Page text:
Posted by Boniface Okoro, Umuahia | 2 December 2015 | 3,935 times
Abia State Government plans to roll out an integrated environmental policy with the overall objective of making her citizen imbibe the culture of keeping their environment clean at all times.
Commissioner for Environment and Solid Minerals, Barr Gab Igboko, dropped this hint while briefing newsmen in Umuahia yesterday on why government shifted the monthly sanitation exercise in the state from 9-11.30 a.m. on the last Saturday of every month instead of the usual 7-10:00 a.m.
Igboko assured that the Dr. Okezie Ikpeazu-led administration in Abia is favourably disposed to promoting a clean environment that would impact positively on the health of the citizenry.
“We are doing a lot in the ministry. In about three months now, we will come out with an integrated environmental concept that will include refuse, environmental pollution and environmental degradation. I promise you that Abians will see a great change in the positive direction in environmental concept in this state,” Igboko said.
Dismissing insinuations in some quarters that the time for environmental sanitation in Abia was shifted to 9am to favour Sabbatarians who worship on Saturdays – Governor Ikpeazu is a member of the Seventh Day Adventist Church – the commissioner explained that the shift was in consideration of requests from critical stakeholders.
His words: “If it favours Sabbath, is there anything wrong? If we have 900 religious sects and a policy favoured 888 and one day, the policy includes one, has it disenfranchised any other religious sect in favour of one?
“Before last Saturday’s sanitation exercise, the State Government had some requests that have been pending. We had a strategic meeting and reviewed what the requests were and how they could be accommodated for the best interest of the generality of the public, but more, because you can never satisfy every person, and we came up with this idea, because the thing every person was hammering on was the starting time.
“In more sophisticated communities, we have recorded a lot of mishaps and those mishaps unfortunately have started creeping into Umuahia. I had a niece that fall victim. As one of the essential service workers, she needed to get to her work place before 7am and was attacked by hoodlums who took advantage of this you-must-get-to-wherever-you-are-going-to-before-or-by 7am.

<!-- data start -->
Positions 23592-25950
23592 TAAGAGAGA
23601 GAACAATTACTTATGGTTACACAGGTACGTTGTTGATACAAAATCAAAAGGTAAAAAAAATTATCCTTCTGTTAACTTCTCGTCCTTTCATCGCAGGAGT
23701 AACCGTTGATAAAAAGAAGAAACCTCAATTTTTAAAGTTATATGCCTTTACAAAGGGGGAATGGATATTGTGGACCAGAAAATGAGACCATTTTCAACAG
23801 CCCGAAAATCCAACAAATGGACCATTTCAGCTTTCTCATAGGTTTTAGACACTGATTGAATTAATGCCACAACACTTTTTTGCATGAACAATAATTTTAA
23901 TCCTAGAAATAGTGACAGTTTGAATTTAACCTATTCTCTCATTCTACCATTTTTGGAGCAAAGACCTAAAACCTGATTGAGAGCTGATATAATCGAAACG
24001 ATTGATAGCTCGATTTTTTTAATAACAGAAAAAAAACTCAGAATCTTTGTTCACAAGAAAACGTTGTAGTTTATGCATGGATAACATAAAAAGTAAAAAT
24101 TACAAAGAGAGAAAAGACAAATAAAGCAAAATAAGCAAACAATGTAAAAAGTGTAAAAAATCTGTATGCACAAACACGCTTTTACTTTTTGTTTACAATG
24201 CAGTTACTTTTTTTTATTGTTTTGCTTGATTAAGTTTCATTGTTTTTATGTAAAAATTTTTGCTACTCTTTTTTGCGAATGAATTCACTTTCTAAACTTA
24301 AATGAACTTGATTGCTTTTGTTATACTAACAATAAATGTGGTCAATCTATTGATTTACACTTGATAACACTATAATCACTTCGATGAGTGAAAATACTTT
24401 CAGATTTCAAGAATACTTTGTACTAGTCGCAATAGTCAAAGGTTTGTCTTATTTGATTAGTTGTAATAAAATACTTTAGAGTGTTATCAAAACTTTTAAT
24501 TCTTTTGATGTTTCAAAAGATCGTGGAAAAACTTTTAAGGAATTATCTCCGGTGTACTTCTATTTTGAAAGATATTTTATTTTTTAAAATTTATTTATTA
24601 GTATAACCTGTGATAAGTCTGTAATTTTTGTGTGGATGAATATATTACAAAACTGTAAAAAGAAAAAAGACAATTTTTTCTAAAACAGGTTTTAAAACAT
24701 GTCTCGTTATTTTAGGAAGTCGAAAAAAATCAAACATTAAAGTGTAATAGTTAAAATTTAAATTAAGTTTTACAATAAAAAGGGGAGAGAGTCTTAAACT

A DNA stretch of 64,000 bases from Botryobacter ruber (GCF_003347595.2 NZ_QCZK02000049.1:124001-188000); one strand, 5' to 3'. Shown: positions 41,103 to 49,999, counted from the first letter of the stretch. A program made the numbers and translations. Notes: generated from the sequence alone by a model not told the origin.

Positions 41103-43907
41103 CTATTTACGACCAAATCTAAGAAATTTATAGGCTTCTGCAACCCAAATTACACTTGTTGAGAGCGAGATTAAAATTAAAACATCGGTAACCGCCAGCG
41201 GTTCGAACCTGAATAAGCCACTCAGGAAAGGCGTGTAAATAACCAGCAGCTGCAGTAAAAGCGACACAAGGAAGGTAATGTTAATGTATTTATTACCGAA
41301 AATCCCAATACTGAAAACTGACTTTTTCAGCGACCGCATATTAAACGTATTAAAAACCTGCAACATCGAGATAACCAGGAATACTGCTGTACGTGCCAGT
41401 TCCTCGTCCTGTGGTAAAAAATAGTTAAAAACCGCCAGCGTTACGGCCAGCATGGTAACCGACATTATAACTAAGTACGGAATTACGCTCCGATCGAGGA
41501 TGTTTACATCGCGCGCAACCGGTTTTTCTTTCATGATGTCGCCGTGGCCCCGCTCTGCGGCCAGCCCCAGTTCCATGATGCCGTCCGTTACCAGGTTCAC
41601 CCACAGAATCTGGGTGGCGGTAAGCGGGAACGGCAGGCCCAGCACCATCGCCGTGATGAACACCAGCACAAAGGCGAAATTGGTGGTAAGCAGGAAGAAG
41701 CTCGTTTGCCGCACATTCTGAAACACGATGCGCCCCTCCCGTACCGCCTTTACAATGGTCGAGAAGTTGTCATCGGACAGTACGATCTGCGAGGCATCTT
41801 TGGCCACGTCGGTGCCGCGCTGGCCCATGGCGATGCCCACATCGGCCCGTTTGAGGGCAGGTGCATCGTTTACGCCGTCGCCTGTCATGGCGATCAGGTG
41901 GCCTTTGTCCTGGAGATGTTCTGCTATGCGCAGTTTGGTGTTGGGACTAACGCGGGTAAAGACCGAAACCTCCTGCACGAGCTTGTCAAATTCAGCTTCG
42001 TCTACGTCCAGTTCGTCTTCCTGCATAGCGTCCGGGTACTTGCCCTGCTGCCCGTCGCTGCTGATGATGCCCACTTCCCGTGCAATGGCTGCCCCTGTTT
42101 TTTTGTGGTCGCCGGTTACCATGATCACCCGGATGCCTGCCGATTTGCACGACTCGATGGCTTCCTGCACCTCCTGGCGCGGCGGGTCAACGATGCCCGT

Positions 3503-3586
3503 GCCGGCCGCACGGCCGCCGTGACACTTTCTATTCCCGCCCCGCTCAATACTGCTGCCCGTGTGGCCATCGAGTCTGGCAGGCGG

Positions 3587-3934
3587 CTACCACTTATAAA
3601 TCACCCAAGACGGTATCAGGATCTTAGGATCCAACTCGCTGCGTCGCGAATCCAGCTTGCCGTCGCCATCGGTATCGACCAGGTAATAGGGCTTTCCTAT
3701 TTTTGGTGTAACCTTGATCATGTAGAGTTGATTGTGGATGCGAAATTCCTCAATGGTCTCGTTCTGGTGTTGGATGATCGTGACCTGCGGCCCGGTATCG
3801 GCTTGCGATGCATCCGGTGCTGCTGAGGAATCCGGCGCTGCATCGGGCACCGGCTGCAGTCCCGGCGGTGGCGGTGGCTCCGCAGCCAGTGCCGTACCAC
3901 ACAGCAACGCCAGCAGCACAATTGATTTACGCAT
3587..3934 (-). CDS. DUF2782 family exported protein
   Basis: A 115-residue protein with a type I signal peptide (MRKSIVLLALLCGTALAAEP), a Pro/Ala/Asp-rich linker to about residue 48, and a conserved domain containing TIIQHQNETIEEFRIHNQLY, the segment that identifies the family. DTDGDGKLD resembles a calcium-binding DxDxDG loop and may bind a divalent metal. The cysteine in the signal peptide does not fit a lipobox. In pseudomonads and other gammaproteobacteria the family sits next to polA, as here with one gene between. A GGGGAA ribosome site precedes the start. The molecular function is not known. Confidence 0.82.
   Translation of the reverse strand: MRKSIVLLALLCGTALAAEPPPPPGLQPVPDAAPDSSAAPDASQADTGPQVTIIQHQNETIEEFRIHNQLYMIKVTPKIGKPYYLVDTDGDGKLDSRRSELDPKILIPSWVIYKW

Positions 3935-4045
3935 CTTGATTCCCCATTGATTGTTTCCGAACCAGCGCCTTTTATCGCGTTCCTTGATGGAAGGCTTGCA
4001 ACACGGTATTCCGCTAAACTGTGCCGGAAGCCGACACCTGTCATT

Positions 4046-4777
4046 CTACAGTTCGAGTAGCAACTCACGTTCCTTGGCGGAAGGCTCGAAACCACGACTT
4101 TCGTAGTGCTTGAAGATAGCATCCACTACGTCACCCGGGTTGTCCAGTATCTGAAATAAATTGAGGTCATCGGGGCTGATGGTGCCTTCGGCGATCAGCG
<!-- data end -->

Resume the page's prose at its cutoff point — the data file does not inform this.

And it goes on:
“So, depending on where you are coming from, some people leave their homes by 4:30 a.m. or 5am and, of course, you know what happens when you are traversing at that ungodly time.”
Apart from those on essential duties, he said some residents prefer to go their places of businesses like markets and offices to perform the sanitation but do not have the time to get to those places before 7am.
“We said being a responsive government, a listening government, particularly the man at the helm of government, Dr Okezie Ikpeazu, is a people-sensitive governor, he called us, we are a team and we started exchanging ideas and in the end we came out with what we think for now will be the best. Give these people two hours to get to their destinations, when they will be in their respective places of vocation.”
Igboko equally argued that the environmental law permits the governor and the government the liberty to choose the day and time an environmental sanitation should hold, as the law “didn’t specify whether it should be Saturday, Sunday or Friday; it didn’t even state the time from which an environmental cleaning exercise should be carried out.”
“With that oscillation that the governor have, we said okay, to accommodate the general interest of people who have to move from point A to point B on such days, give them two hours to get there,” he further said.
Igboko said the sanitation time was also reduced from three hours to two and half for the months of November and December.
He expressed happiness that the last sanitation exercise witnessed massive participation, particularly in Aba. He assured that if Abians imbibed the sanitation culture, the sanitation exercise would be reviewed down to two hours and subsequently, an hour, until the reviews suit the greatest number of people.
“In fact, the governor said if within six and nine months, Abians really imbibe this culture they way we want to preach it, there would be no compulsory exercise in Abia State. Abia will be the litmus state,” he disclosed.
The commissioner assured that government would ensure that certain infrastructure like bins and trash bags were displayed at strategic locations, even in commercial vehicles and motor parks, so that people, while they are imbibing the culture, would now know where to go and drop whatever they have.
•Photo shows Abia Commissioner for Environment, Barr. Gab Igboko, during the press briefing.
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